All I had to do was slide the CD in a push the little button on top and I had a very nice hole. The Binderie didn’t make a single grumble about going through the thick plastic, and the hole it made was very smooth and clean. I checked closely; there are no cracks radiating from the hole, and no chips anywhere in the plastic.

Once I was convinced the Binderie punch could handle the CD, I set out to do a little Christmas in July crafting. I covered CDs with lovely scrapbooking paper and diecut letters and then stuck them in the punch and let her rip.


After I punched holes in the CDs I strung raffia through them. I was a little worried that the edges of the holes would cut the thin raffia. I moved the banner I made quite a bit and there were no problems at all.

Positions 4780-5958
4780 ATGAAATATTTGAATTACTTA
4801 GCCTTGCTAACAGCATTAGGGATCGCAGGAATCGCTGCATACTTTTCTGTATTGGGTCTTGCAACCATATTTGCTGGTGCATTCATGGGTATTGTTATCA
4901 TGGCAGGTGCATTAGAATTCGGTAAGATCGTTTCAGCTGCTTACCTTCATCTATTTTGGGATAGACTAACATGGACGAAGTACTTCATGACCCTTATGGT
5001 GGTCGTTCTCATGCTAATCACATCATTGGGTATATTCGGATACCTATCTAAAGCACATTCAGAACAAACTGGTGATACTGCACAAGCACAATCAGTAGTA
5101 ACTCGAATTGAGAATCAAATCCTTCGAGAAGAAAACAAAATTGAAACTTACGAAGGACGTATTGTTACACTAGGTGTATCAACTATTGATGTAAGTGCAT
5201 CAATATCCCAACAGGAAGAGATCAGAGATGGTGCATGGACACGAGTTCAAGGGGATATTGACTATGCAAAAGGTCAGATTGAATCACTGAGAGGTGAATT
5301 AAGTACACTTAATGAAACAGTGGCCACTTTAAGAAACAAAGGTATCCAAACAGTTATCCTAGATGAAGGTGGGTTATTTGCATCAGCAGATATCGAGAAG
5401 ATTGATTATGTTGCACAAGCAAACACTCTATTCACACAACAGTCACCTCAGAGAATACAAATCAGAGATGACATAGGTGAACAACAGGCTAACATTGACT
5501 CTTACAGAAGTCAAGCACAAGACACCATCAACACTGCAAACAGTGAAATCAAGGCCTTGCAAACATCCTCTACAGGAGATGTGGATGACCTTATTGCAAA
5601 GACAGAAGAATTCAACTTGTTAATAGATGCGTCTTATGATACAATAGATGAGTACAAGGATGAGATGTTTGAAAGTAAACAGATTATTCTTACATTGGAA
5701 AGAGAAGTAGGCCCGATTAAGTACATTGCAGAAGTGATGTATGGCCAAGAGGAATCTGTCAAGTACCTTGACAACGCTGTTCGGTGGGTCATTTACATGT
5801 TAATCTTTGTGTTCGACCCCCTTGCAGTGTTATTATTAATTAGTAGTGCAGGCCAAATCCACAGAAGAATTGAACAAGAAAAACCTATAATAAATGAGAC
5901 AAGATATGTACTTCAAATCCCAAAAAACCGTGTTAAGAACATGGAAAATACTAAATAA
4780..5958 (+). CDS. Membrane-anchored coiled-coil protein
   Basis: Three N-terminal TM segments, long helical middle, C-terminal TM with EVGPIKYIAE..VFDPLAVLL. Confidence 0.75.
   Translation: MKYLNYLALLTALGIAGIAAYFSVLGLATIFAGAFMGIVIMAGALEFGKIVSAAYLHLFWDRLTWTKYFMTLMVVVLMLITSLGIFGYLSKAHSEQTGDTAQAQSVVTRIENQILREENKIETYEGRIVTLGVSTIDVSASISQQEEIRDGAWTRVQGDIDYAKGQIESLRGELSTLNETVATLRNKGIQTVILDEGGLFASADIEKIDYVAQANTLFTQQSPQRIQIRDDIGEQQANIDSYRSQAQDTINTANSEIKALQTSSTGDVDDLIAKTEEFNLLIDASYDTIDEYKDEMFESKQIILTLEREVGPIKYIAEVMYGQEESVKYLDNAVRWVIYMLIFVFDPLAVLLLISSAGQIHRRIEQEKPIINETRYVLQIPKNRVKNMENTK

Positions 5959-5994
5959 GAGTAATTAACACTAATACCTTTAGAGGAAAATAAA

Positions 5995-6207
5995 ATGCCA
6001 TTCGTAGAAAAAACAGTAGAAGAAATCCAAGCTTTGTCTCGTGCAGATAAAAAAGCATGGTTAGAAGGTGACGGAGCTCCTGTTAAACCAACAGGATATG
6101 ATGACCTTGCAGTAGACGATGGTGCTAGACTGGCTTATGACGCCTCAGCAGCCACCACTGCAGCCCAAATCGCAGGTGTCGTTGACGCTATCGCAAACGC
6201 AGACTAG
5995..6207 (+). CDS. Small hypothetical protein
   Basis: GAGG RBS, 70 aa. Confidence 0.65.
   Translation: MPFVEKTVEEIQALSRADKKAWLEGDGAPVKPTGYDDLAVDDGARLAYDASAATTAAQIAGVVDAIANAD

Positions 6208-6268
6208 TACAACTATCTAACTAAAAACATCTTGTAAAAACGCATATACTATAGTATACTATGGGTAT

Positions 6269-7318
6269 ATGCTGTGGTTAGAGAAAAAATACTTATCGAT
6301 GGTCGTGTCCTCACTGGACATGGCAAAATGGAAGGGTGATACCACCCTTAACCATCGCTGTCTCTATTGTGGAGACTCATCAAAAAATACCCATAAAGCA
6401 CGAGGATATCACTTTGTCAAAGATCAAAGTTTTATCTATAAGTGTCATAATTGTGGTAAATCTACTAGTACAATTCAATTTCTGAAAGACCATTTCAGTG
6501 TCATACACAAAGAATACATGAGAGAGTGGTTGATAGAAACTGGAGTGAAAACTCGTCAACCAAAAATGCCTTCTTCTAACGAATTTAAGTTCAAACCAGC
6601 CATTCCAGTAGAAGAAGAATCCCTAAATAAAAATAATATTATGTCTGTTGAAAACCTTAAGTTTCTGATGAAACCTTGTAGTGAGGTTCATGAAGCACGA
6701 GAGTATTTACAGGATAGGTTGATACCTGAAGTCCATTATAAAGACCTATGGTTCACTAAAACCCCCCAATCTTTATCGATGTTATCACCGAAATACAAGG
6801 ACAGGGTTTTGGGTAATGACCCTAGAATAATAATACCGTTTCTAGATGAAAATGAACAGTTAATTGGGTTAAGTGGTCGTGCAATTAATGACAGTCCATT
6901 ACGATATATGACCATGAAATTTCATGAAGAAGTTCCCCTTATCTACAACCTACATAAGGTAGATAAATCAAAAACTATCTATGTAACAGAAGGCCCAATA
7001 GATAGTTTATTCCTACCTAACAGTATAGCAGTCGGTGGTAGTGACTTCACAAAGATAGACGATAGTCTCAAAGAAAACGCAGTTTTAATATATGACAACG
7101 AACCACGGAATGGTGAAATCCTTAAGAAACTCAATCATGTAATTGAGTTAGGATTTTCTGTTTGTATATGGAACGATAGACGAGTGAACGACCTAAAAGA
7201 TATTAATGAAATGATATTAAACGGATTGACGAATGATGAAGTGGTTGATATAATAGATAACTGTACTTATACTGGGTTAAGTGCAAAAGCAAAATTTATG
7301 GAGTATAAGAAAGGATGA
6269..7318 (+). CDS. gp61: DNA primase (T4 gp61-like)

When I was making my banner I covered both sides of the CD with a layer or two of paper. In the closeup below you can see how nicely it punched.

I also made a small hanger for my daughter’s door with the same technique.


The Binderie takes 6 AA batteries or you can buy an A/C adapter for it. I used it with batteries. The paperwork that came with it say that it can punch paper, cardstock, bookboard, but that you shouldn’t try to punch acrylic with it. I tried paper, card, CD plastic, grungeboard, and cereal box. It worked on all of them.

Pros:

  • The Binder is compact and light-weight. You could take it along to craft just about anywhere.